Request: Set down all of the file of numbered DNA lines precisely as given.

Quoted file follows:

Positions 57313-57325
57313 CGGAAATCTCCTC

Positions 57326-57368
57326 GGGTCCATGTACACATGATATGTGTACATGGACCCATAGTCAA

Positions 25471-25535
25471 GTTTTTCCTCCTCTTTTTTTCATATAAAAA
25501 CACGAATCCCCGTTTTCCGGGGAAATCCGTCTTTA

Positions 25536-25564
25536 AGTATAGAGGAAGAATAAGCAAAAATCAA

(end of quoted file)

Positions 57313-57325
57313 CGGAAATCTCCTC

Positions 57326-57368
57326 GGGTCCATGTACACATGATATGTGTACATGGACCCATAGTCAA

Positions 25471-25535
25471 GTTTTTCCTCCTCTTTTTTTCATATAAAAA
25501 CACGAATCCCCGTTTTCCGGGGAAATCCGTCTTTA

Positions 25536-25564
25536 AGTATAGAGGAAGAATAAGCAAAAATCAA